Newlands was far from finished though. Minutes after the Saints equaliser he awarded Accies a penalty after Hodson showed all the close control of a drunk Calum Gallacher and brought down Miller potentially outside the box, however the Accies number 11 fired his effort wide with a sense of justice prevailing as it was arguable if the forward should have been on the park in the first place. From here, Newlands simply lost the plot.

Akin Famewo was smashed by the loose elbow of David Moyo with around five minutes remaining resulting in a cut eye for the young Saints defender and possibly a red card for the Accies man, but definitely a yellow especially as Obika was booked for an aerial challenge only ten minutes beforehand. Decision? No booking and the referee standing over Famewo pointing to his watch as though he was time wasting! Yeah Alan, you are spot on, it is a known thing in football for players to ask for unnecessary stitches just to waste time in order to get a draw at home against Hamilton.

Newlands then waved play on when MacPherson was bundled over on the edge of the box and also when Jakubiak was tripped inside the box, and as he’d clearly lost his whistle by this point, when Durmus was hacked down by an Accies goon and again no foul was given, adding to the two incidents he missed earlier when Hodson was brought down in the penalty area and Foley was judged to have committed a foul after fairly dispossessing an Accies player on the edge of the box leaving him with a free shot at goal.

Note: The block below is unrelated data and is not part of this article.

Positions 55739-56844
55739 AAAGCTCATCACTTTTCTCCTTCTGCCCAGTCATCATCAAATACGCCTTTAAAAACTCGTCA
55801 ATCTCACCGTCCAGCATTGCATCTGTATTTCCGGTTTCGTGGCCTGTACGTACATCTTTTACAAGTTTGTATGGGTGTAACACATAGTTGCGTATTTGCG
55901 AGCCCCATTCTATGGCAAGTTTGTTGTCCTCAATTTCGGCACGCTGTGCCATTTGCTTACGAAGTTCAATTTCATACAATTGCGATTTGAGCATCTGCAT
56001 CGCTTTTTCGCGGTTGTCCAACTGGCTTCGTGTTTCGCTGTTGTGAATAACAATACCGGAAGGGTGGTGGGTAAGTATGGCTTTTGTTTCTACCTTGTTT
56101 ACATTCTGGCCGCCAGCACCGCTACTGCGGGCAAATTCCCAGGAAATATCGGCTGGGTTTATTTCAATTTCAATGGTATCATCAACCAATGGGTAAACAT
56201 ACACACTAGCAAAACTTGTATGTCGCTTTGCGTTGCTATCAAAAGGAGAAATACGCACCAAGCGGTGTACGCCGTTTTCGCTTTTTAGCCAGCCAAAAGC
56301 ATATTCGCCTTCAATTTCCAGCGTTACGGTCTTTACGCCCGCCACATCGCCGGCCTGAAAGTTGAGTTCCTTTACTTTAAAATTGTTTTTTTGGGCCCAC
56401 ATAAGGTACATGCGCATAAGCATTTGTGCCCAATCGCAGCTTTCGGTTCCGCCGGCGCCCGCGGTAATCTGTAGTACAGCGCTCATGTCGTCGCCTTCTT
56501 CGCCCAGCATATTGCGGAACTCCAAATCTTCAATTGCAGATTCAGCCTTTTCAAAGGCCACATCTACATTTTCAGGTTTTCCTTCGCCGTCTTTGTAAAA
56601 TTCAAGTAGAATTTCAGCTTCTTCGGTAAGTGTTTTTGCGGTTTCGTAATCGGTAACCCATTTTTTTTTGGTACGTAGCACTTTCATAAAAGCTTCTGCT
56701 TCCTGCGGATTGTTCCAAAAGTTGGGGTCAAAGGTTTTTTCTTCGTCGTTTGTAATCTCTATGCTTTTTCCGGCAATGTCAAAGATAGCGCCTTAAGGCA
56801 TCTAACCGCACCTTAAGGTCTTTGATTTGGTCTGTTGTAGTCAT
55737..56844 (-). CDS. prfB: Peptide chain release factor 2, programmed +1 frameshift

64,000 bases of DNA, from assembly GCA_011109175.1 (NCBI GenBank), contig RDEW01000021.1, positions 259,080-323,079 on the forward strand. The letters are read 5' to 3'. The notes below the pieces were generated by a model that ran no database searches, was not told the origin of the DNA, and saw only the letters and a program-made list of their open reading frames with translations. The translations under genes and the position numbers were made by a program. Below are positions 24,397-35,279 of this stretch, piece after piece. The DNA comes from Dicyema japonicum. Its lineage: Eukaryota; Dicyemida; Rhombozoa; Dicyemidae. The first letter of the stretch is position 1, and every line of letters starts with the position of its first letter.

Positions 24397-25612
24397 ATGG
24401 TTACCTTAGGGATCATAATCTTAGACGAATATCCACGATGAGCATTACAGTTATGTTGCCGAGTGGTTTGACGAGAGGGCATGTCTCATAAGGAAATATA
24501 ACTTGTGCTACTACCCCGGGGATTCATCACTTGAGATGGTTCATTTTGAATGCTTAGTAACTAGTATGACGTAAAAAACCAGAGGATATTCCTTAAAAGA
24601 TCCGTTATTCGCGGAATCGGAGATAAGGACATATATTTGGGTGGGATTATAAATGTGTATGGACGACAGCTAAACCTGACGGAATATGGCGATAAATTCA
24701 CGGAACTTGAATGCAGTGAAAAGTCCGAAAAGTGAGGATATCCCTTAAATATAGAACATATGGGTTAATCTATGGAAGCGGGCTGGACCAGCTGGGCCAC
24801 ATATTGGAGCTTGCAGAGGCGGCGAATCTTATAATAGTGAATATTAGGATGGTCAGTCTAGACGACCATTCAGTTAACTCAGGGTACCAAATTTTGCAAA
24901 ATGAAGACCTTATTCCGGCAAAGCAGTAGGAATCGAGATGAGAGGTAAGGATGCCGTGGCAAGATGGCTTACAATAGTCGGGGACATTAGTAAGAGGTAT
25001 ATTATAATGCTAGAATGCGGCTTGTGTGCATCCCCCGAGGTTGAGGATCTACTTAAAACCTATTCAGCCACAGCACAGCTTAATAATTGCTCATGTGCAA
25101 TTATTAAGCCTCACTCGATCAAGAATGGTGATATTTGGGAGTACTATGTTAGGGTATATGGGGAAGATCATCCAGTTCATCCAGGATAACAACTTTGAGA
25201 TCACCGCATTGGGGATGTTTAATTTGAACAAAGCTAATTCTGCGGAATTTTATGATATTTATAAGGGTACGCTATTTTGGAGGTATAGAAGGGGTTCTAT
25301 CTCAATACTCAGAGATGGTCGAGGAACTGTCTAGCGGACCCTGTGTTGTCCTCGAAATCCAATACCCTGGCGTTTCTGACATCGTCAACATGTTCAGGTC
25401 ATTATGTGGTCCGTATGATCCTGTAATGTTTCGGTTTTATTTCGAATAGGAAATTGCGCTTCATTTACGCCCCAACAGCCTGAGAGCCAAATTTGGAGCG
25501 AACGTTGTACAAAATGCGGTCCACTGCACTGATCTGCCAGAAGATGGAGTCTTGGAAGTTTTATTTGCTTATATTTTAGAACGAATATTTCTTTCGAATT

The accumulation of these incidents infuriated the Saints players and fans, but in the most bizarre one, Newlands blew for a phantom free kick as Saints pressed forward with a four on three situation around 25 yards from goal, and the confused Accies players needed to ask him what had happened. In a season of poor refereeing performances, this is the worst so far, but I somehow doubt we are finished.

The Scottish Cup was next, and Motherwell travelled to Paisley with the threat of over 30,000 ‘Well fans potentially sitting in the home end, but to the astonishment of nobody this didn’t happen. Incredible really, I had put this down as a definite event after Davie from Motherwell had said it was guaranteed on twitter, and 23 people liked his post.

The match was played in dreadful conditions as Storm Ciara lashed the west of Scotland, but the two sets of players produced a decent cup tie where once again the referee took centre stage with some frankly awful officiating. On this occasion the referee was an old foe of Saints, Andrew Dallas, who of course last season gave six penalties against Saints in just two matches, the majority of which were firmly in the “Are you having a laugh?” category.